Natural Resources Damages in the United States
Natural Resources Damages in Environmental Law
Damages assessed by a court against someone who has discharged hazardous substances or oil. Their purpose is to compensate the government for replacement, restoration, and rehabilitation of natural resources. For example, if an oil spill kills fish and otters and coats the shoreline, the appropriate government official may sue for the injury to the natural resources. Natural resources damages do not go to the U.S. Treasury as other penalties for environmental violations do. Instead, they are placed in a fund to directly benefit the injured area. Natural resources damages are authorized under the Comprehensive Environmental Response, Compensation, and Liability Act and the Oil Pollution Act, as it was incorporated into the Clean Water Act.
When natural resources have been harmed by contamination, simply cleaning up the substance may not repair the harm. It may be necessary to replace the lost wildlife or biota. Restoration to its original condition may take years. In the meantime, the public has lost the benefit of the natural resources and is therefore entitled to damages. The person authorized to obtain natural resources damages is the trustee of the natural resource. For federal lands, those trustees are the National Oceanic and Atmospheric Administration (coastal waters), the Department of Interior (many national forests, parks and monuments), the Department of Agriculture (national agricultural lands), the Department of Defense (military bases), and the Department of Energy (property managed by that department). For state owned or state controlled natural resources, governors name the trustees.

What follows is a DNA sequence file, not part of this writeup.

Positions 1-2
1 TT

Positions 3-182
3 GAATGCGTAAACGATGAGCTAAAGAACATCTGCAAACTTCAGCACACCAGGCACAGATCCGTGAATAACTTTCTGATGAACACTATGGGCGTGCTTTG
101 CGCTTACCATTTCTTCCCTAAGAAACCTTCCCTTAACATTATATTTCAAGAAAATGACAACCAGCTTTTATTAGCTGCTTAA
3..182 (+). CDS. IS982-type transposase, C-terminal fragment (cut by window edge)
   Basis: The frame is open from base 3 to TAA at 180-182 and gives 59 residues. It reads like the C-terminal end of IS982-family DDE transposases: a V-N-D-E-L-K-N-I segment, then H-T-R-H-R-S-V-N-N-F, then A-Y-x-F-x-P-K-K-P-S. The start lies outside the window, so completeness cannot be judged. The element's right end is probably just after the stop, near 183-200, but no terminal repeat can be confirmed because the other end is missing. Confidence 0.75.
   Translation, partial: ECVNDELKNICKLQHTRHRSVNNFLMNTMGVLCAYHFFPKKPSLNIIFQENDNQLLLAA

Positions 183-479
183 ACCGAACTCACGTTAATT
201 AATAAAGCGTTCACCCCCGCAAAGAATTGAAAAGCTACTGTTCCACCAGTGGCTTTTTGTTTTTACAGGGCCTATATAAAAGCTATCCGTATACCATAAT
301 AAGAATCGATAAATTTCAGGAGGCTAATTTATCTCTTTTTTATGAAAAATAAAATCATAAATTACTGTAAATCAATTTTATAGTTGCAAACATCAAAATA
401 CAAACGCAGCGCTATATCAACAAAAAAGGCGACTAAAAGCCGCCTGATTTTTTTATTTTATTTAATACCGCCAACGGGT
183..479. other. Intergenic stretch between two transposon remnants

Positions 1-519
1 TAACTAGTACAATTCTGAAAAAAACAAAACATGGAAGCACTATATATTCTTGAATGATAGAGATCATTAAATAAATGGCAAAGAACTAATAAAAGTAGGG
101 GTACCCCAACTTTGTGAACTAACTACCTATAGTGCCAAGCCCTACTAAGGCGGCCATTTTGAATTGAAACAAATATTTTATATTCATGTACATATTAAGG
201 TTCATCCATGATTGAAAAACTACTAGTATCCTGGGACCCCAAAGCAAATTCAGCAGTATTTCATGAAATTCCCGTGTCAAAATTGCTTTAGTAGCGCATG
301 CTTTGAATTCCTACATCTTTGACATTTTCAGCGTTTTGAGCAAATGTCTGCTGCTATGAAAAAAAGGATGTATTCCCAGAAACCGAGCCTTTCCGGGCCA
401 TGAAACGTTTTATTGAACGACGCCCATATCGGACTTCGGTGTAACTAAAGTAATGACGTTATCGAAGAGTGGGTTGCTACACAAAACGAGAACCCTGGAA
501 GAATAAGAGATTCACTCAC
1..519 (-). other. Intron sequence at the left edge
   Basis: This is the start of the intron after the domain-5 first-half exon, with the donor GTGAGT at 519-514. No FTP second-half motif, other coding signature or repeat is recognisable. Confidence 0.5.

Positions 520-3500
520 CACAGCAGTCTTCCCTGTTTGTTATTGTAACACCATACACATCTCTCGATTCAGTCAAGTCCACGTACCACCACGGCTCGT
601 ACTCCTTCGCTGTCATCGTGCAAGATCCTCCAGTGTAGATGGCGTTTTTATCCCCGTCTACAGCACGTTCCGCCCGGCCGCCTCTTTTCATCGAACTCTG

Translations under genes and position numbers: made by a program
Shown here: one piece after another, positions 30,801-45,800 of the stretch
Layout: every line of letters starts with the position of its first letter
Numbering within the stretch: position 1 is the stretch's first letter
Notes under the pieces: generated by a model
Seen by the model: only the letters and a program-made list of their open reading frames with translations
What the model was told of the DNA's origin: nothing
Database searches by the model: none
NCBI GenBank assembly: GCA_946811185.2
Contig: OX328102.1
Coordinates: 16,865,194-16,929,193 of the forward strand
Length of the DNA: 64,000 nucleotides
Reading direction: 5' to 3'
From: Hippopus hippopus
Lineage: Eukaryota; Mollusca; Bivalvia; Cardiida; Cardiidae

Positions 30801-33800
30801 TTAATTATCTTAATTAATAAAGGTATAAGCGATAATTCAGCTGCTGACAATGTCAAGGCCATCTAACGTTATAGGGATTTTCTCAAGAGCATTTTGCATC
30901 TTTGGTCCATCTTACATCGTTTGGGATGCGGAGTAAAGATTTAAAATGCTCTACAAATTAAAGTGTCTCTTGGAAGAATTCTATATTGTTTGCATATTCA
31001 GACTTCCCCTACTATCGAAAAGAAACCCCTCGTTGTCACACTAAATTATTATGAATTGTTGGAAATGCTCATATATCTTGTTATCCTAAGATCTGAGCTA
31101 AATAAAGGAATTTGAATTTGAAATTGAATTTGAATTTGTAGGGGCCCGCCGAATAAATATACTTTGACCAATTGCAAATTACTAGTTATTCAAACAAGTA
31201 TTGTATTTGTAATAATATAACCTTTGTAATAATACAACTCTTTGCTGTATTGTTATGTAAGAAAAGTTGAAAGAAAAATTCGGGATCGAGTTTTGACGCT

The value of lost resources is calculated according to the methods the trustees have developed in regulations. It includes lost revenues in some situations, but the primary emphasis is on restoration and rehabilitation of the resource. The trustee may also recover the incidental expenses incurred in calculating the loss.
Natural resource damage claims are different from other types of environmental penalties in who may bring the lawsuit. Public interest groups, private parties, and governmental agencies that are not trustees of the resource do not have the right to sue. In these types of claims, the harm is seen as a public injury, and the caretaker of the resource is the one who addresses it. However, private lawsuits may be brought on other grounds, as can be seen from the many lawsuits surrounding the Valdez oil spill in Prince William Sound. For example, if fishing is impaired because the oil or hazardous substance resulted in elimination or reduction of the fish, fishermen have a separate claim for the damage and may bring a lawsuit under a different theory.
Releases of hazardous substances and oil must be cleaned up according to the National Contingency Plan. Therefore, the cleanup is the first order of business. Assessment of damages must be preceded by compliance with the same requirements the Environmental Protection Agency and other parties must follow for other types of cleanups.
Based on “Environment and the Law. A Dictionary”.